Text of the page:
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Earnings Fall at Merrill, J.P. Morgan

Brokerages: Slump in investment banking business helps drag down first-quarter profits and revenues at the two financial giants, but shares rise.

April 18, 2002|From Bloomberg News and Times Staff Reports

Two of the nation's biggest financial companies reported lower first-quarter earnings Wednesday as Wall Street continues to struggle with the fallout from stocks' bear market, the economy's slump and Enron Corp.'s failure.

Merrill Lynch & Co. said first-quarter earnings fell 26% from a year earlier, as merger-advisory and underwriting fees dropped. But profit margins rose to their highest level in a year as the biggest securities firm cut costs.

J.P. Morgan Chase, the nation's No.2 commercial bank and also a major investment bank, said profit fell for an eighth quarter, dragged down by a slump in underwriting fees and losses on investments. But Morgan's consumer-banking business posted strong results.

Merrill Lynch said it earned $647 million, or 67 cents a share, in the quarter, compared with $874million, or 92 cents, in the year-earlier period. Revenue totaled $5.1 billion, down 21%.

The company's profit exceeded the 65-cent average estimate of Wall Street analysts surveyed by Thomson Financial/First Call. That helped the stock edge higher: It gained 2 cents to $48.37 on the New York Stock Exchange.

Merrill has been slashing expenses to offset declining revenue in its brokerage, investment banking and asset management units. The firm's work force has declined by 1,000 since the beginning of the year, bringing the number of employees to 56,400, compared with 70,300 a year ago.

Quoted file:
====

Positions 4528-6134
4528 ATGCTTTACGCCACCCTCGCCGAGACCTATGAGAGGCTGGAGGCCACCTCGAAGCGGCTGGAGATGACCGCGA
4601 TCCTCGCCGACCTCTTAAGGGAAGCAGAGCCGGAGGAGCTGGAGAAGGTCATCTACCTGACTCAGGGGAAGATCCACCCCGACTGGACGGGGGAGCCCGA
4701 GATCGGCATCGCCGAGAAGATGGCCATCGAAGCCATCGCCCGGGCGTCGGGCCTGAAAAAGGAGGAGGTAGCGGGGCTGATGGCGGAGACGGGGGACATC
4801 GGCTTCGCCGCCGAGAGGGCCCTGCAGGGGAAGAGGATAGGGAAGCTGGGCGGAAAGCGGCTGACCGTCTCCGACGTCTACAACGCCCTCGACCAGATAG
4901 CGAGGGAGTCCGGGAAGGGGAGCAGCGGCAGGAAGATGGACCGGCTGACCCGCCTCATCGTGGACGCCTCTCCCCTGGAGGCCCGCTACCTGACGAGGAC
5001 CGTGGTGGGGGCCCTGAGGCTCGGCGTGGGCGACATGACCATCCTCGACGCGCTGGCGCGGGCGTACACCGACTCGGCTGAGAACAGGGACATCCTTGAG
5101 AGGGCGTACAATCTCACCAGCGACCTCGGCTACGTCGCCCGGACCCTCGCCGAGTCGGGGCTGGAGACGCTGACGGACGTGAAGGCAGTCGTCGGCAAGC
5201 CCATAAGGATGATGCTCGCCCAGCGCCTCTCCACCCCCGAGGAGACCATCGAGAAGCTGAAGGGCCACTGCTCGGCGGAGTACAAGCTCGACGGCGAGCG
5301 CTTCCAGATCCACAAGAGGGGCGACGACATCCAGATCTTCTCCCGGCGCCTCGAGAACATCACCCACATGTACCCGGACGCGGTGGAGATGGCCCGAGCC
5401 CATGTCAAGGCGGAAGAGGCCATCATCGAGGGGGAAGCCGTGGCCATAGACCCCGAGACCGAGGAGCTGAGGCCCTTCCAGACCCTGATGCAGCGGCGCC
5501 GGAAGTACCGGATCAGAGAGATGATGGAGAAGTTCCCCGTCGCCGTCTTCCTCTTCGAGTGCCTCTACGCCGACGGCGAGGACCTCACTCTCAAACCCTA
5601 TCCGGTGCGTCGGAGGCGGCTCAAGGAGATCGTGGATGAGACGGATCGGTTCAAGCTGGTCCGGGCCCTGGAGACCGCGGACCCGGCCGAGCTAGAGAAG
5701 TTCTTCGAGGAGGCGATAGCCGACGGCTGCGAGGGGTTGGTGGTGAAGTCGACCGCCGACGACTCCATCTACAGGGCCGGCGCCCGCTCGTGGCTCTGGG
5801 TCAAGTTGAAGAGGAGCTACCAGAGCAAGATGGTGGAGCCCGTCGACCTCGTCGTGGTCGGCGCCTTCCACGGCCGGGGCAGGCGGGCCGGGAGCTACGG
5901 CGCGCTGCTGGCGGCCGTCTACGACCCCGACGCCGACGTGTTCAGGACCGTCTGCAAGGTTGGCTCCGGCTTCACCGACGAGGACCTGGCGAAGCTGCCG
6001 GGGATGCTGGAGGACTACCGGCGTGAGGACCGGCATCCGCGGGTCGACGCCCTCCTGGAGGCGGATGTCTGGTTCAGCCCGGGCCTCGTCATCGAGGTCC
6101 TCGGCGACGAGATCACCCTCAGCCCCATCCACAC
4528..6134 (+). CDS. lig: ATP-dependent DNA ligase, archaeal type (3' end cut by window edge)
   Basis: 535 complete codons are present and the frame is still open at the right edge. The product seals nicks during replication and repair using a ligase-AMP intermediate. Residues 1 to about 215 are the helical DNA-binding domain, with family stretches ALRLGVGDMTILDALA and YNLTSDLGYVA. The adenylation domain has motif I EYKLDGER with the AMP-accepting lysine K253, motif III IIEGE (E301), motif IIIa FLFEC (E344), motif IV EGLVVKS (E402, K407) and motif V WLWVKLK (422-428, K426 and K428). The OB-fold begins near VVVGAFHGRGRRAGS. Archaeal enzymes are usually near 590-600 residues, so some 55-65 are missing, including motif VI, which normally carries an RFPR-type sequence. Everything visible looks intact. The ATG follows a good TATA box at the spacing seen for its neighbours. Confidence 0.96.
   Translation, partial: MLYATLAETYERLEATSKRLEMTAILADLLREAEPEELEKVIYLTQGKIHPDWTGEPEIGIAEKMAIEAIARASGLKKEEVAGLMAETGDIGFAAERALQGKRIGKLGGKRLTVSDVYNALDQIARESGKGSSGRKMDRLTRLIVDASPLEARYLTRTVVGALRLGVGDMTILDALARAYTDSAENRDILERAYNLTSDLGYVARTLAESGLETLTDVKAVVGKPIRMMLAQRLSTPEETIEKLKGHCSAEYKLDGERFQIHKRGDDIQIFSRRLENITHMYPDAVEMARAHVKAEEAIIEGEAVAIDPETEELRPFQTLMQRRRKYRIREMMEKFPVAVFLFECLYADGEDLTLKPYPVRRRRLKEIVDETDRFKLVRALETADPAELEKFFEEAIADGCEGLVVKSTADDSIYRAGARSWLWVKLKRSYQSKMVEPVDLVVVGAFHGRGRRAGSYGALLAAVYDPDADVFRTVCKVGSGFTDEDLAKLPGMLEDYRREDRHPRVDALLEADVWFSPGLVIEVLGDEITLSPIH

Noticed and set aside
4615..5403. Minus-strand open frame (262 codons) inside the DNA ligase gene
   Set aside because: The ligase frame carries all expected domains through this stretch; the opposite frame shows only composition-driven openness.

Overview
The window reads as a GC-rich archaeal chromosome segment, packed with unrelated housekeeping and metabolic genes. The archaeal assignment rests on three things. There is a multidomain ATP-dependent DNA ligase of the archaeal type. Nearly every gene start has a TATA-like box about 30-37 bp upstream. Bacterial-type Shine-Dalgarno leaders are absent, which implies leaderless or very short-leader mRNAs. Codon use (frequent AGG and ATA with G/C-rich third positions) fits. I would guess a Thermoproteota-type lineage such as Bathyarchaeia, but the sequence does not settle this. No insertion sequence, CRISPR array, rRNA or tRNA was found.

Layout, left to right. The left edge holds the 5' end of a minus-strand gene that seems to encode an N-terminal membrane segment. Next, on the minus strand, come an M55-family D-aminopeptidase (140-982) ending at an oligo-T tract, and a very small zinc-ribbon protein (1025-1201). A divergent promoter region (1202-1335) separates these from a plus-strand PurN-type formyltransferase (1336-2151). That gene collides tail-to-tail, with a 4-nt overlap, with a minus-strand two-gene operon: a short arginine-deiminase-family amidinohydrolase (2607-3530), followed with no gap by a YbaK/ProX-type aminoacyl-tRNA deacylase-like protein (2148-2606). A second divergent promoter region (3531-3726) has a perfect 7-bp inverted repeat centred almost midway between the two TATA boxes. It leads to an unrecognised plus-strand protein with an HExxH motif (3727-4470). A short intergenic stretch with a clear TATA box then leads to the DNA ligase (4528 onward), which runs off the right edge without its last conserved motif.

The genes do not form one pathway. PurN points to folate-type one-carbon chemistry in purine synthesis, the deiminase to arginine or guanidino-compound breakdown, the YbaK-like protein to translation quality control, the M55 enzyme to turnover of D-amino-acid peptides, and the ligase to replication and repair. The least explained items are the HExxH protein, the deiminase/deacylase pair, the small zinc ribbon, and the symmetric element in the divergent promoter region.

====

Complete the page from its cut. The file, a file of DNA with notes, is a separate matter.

The firm "is doing as well as we can expect given the environment," said Paul Stocking, an analyst at American Express Financial Advisors, which owned 1.2 million shares of Merrill at year-end. "Merrill can't turn a bad environment into a good one."

Helped by cost cuts, Merrill's first-quarter pretax profit margin widened to 19.9% from 15.2% in the fourth quarter.

Merrill is facing another big challenge: New York State Atty. Gen. Eliot Spitzer last week accused the firm's analysts of promoting shares of Internet companies in 2000 and 2001 to try to snare investment-banking business from the subject companies.

Merrill and Spitzer are meeting this week to try to negotiate a settlement that would allow the firm to avoid criminal charges.

Meanwhile, J.P. Morgan Chase said net income dropped 18% in the first quarter to $982 million, or 48 cents a share, from $1.2 billion, or 58 cents, a year earlier.

Operating earnings, excluding certain one-time items, totaled $1.15 billion, or 57 cents a share, down from $1.53 billion, or 74 cents a share a year earlier. Total operating revenue fell 8% to $7.9 billion.

Analysts were encouraged because the company's consumer banking arm showed robust results. Consumer banking, which includes 530 Chase branches, posted a 25% rise in profit, to $526 million. By contrast, the firm's investment-banking fees plunged 21% in the quarter.

The consumer division's results helped drive Morgan's shares up $1.89 to $37.27 on the NYSE, a three-month high.

But J.P. Morgan was a major lender to Enron, and is embroiled in lawsuits seeking to recoup the bank's money.

A much smaller brokerage on Wednesday reported record earnings: Jefferies Group Inc., an institutional stock trader and investment bank, said first-quarter earnings rose 13% as investment banking revenue more than doubled.

Net income rose to a record $17.7 million, or 65 cents a share, from $15.7 million, or 63 cents, a year earlier, even though total revenue was off 7% to $195.3 million.

Jefferies shares rose rose 88 cents to $48.19 on the NYSE.

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